David Kosub started his career at UBC 22 years ago as a cabinet maker. Since then, he has worked with many teams at over 100 academic buildings across campus.
As he prepares to embark on the next chapter of his life after retirement — spending time with his family on Vancouver Island, riding his Harley, and travelling around the world with his wife — we invited him to share his experience working as part of UBC and within the VP Finance & Operations (VPFO) portfolio.
Known for his humour, meticulous eye for perfection, and robust knowledge of the UBC campus, many have worked with David on various renovation projects. David first noticed architectural features at age seven and has loved architecturally designed buildings ever since. He joined UBC in 1999 as a cabinet maker, then was shortly promoted to senior estimator. In 2011, he joined Infrastructure Development as Project Coordinator with Project Services — working with external contractors and teams across the Facilities Group to enable building shutdowns and coordinate project logistics.
From working with Project Managers on 115 million dollar projects, to coordinating with faculty and staff with moving-in and out of their spaces, David takes an attentive and logical approach to his work. In 2017, the Henry Angus Tower was due for seismic upgrades, which required moving 300 faculty and staff out of the building for over six months.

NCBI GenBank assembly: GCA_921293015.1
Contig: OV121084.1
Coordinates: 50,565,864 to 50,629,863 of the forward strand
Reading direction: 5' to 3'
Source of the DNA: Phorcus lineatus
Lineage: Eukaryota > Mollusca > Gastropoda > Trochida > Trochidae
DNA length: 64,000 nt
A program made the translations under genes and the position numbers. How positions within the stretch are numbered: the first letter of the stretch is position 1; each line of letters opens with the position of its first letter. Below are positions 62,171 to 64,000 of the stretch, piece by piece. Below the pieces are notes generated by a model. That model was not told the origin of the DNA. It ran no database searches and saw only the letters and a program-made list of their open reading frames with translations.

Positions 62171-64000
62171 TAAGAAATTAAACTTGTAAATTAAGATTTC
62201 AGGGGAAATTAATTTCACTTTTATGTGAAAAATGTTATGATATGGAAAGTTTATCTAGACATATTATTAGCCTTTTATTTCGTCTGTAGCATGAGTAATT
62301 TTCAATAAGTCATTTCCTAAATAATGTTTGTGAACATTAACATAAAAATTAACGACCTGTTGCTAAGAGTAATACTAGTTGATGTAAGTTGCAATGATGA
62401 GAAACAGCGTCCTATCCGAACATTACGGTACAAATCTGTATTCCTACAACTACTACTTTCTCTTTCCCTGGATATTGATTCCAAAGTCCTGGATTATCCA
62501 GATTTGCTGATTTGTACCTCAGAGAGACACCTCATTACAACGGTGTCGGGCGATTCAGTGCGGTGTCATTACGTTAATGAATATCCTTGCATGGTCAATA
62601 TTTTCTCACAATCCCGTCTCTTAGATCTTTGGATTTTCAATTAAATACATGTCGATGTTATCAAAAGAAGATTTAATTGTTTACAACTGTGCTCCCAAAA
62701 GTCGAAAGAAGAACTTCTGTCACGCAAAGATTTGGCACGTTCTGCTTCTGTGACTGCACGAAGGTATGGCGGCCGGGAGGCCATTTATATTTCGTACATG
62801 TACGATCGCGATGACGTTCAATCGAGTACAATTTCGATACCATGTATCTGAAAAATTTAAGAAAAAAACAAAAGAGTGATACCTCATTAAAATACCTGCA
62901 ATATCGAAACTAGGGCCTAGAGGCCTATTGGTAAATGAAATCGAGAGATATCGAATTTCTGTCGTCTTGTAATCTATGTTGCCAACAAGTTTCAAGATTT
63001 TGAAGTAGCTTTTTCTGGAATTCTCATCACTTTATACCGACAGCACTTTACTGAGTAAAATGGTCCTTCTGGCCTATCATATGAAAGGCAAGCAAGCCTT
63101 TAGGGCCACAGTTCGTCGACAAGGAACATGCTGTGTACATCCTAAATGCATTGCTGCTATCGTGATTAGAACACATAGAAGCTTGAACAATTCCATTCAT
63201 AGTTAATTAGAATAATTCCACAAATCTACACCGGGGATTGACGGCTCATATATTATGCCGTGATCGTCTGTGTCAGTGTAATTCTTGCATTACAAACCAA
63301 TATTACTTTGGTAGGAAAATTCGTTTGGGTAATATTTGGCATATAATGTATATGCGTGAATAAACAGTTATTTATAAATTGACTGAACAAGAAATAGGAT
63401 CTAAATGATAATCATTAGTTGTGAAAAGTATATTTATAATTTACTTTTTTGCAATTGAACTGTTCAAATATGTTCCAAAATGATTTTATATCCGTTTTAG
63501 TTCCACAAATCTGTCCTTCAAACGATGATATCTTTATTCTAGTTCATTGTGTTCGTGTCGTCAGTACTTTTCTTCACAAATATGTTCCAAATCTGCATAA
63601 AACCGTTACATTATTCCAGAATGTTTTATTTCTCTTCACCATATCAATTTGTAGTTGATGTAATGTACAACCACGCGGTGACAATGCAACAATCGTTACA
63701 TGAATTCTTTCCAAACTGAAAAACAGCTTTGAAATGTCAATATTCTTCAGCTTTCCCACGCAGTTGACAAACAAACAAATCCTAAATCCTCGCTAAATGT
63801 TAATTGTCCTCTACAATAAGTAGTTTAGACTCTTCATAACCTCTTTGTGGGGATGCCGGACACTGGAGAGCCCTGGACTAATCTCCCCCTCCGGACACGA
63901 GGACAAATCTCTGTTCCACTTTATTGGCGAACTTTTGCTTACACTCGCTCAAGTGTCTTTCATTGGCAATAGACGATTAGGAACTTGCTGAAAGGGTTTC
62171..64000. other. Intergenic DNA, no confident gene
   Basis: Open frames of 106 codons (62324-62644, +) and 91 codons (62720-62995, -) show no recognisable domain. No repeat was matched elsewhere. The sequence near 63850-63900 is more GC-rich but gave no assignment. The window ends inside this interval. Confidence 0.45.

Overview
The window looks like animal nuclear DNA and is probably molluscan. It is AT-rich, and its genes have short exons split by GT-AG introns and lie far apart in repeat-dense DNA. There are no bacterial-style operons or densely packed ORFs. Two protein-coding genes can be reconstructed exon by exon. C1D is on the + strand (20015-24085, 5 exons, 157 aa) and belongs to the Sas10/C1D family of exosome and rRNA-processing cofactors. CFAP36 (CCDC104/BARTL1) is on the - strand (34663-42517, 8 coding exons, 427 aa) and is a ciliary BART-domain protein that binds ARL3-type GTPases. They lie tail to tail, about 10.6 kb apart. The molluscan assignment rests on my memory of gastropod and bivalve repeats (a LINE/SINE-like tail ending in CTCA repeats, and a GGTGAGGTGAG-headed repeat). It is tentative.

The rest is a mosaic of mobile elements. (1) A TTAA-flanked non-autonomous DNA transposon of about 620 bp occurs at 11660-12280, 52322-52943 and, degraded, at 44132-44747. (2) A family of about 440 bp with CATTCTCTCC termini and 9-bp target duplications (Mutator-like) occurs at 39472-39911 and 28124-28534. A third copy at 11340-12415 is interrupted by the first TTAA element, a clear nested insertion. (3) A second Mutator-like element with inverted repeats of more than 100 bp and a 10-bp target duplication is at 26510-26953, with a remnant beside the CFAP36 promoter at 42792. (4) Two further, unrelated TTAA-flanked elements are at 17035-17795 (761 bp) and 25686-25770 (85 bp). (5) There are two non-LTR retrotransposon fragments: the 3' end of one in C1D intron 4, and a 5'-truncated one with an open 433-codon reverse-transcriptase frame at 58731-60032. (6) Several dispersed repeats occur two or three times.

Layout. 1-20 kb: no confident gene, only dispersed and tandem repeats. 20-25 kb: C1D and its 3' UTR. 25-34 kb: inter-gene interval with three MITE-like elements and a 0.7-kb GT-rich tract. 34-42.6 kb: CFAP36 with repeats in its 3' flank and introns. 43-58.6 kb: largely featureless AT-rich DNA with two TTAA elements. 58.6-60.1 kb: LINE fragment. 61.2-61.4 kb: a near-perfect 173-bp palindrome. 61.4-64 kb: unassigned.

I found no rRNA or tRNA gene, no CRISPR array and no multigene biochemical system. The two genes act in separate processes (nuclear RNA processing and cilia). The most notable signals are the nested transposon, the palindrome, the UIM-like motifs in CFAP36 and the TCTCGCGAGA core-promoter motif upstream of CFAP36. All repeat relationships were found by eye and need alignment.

“I brought in a moving crew to take photos of every single shelf, put academic books in boxes, label and store them. When the work was done, we took the pictures out and put all the books back. At the end of it, all we did was scratch one monitor,” he says, proudly. “That’s what coordinating means — bringing in the people and figuring out a plan.”
In a campus as large as UBC, renovations happen often to keep up with students, faculties and staff’s need — that, however, can create a lot of waste. Therefore, David works closely with Facilities Planners in Infrastructure Development to look at furniture that can be salvaged and passed onto departments with less funding, and find spaces to store them.
To David, the people and work culture are what make him come to work with joy every day for 22 years.
“Make friends with everyone in your office. Try to meet as many people as you can. At lunch time go for a walk — check out a different building every day!” David lights up. “UBC is a beautiful campus where exciting things happen.”